Whether you’re looking for something to pull you through the summer doldrums, or need a fresh idea for your homeschool group in the fall, a children’s book club might be just the ticket! It’s easier than you think to pull together an educational and fun club atmosphere and create wonderful memories at the same time. Our little homeschool group held “Literary Club” meetings for many years and I was happy someone encouraged us to do it. Here are some things to consider as you plan.
Begin by deciding which age group to target. We had one club for upper elementary-aged students and another for middle school readers. Although it will work with any age group, it is hard to keep the lower elementary aged kids focused during a group discussion. We also found that the high schoolers were too busy with coursework and jobs to participate in a club during the school year. Also consider whether you want the group to be coed or to include only boys or only girls. Will you encourage moms or dads to come? These details have a big impact on the books you choose!
Once you define your target audience, begin to invite other families to join you. In addition to including your children’s friends, you might expand the group to include neighbor children or others from your church. Eight to 10 students, along with a few parents, were a good number for our middle-school group. Set up an email list or social media group for communication. It’s also a good idea to collect mobile phone numbers in case there is a last-minute meeting change due to bad weather or other unforeseen circumstances.
Well in advance, begin discussing which books you want to cover. Depending on how many families are involved, this can be a long process! You may want to choose an emphasis such as classics, non-fiction, or any theme you deem appropriate. Ask participants to give you a list of some things they would like to read, and start to narrow it down from there. Try to avoid books that any students have read before. As you make your final choices, encourage parents to read each book in advance. You don’t want any unpleasant surprises such as bad language or questionable themes once the students get started. If you are having a hard time finding book ideas, check with your local librarian, or grab a reference such as Honey for a Child’s Heart or The Book of Great Books.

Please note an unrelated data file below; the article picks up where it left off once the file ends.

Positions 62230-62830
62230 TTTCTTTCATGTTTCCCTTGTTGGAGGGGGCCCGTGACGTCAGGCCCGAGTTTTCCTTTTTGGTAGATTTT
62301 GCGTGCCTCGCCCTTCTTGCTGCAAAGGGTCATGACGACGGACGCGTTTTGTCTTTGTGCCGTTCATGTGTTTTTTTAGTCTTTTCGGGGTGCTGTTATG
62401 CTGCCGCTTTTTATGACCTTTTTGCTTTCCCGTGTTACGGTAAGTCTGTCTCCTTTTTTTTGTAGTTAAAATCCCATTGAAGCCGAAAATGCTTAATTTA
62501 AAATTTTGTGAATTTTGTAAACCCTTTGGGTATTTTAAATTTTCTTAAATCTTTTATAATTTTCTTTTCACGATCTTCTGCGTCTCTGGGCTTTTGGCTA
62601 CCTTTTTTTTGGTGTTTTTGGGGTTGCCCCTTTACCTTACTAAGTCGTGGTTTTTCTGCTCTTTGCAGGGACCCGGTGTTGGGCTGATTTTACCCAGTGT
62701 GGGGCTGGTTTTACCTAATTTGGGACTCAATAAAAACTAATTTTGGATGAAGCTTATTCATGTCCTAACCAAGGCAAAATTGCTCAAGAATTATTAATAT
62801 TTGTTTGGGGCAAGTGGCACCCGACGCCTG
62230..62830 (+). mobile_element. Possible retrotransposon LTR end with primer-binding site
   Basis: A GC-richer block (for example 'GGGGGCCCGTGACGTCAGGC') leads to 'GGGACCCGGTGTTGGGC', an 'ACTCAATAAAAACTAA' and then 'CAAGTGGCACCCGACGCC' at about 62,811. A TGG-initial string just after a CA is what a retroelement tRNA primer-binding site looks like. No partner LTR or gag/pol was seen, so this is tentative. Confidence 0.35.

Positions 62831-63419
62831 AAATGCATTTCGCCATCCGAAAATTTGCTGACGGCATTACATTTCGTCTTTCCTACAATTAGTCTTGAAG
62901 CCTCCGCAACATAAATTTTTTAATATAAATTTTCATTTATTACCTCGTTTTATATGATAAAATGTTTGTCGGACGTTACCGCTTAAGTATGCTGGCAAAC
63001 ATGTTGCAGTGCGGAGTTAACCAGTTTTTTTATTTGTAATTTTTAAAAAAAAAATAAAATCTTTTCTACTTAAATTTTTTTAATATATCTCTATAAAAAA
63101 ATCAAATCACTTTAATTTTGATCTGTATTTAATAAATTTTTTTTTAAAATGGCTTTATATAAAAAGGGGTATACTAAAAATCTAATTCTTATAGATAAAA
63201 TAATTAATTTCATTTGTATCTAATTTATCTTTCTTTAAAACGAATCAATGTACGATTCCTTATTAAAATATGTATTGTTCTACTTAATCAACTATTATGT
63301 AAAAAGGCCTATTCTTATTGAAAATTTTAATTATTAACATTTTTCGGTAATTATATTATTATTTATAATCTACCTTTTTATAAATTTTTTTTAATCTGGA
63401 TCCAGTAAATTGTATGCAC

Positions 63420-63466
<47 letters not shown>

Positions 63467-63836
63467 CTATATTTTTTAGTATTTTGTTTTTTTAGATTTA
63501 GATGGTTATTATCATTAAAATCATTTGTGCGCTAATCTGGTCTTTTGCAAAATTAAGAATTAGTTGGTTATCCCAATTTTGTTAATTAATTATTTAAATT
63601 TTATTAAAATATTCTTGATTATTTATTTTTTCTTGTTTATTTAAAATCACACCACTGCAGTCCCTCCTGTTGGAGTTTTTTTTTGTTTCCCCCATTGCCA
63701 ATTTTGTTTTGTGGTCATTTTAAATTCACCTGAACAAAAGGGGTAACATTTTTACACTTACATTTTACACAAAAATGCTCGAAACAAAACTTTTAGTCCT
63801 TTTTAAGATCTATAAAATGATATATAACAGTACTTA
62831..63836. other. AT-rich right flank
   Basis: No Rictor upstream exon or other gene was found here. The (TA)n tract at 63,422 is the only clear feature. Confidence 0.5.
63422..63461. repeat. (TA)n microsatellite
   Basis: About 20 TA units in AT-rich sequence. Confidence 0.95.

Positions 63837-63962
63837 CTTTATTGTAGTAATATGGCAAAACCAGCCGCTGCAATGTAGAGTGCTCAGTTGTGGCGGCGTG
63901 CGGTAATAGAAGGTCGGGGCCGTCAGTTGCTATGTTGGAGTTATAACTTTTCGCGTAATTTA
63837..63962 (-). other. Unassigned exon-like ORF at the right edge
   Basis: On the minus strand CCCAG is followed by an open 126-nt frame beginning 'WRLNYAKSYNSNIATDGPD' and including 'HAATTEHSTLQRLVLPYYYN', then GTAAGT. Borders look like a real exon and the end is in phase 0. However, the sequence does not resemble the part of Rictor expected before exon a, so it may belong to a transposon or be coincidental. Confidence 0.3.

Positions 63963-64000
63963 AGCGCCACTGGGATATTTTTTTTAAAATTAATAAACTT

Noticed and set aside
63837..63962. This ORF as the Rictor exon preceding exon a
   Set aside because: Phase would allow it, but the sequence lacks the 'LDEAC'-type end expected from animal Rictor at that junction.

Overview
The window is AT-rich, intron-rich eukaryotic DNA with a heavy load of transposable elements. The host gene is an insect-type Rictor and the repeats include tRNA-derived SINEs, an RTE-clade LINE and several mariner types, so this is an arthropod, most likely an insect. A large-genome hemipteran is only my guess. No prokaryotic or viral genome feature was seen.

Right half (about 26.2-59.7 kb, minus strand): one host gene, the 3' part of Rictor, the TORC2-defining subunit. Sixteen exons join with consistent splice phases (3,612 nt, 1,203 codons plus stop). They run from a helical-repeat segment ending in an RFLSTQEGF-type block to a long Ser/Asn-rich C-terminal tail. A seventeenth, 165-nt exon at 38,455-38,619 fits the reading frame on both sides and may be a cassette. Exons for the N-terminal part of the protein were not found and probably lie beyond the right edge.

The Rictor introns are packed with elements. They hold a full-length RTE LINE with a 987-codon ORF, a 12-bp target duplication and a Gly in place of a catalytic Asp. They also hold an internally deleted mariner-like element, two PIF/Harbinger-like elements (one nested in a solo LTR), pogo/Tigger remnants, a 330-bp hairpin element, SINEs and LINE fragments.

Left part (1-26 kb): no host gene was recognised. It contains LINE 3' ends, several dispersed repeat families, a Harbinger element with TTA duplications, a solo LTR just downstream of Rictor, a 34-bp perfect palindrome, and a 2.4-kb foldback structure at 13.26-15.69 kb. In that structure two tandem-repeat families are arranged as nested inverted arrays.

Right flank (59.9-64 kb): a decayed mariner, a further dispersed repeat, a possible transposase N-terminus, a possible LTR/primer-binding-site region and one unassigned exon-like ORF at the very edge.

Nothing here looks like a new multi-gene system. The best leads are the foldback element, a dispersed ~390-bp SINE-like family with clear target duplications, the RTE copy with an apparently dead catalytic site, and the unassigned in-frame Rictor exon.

A word of caution: There may be varying opinions among parents on what is appropriate for middle-school readers. Don’t be surprised if someone voices an objection to something you think is not a problem, or vice versa. If it is important to you that the students read the book, give the family the option to sit one session out. If you are the parent who is objecting to the choice, sit out graciously and don’t take it personally.
The next thing you need to do is decide on a calendar for the meetings. Initially we met more than once for each book, but eventually decided this was too much. We settled into two books per semester, with one club meeting for each. You may want to meet more often with younger children since their books are shorter. Start out with a flexible attitude and find a rhythm that works for your group.
One important detail to nail down early is where you will meet. If you are the discussion leader/group organizer ask someone else to host. You will have more than enough prep work to do without getting your house ready! Ideally, a large living room or cozy church classroom provides the best atmosphere. Some of the games may get rambunctious, so keep that in mind as you secure the location. You will also want to have snacks, so ask another mom or dad to help out in that area. We had some delightfully creative snacks based on the time period or subject of the book we were studying!
In my next post I’ll cover some ideas to get the kids engaged in the book before you meet, some book suggestions, as well as some specific homework you can do to make the most of your time together. So what are you waiting for? Get planning!
Traci Matt is the author of the number one best seller Don’t Waste Your Time Homeschooling: 72 Things I Wish I’d Known.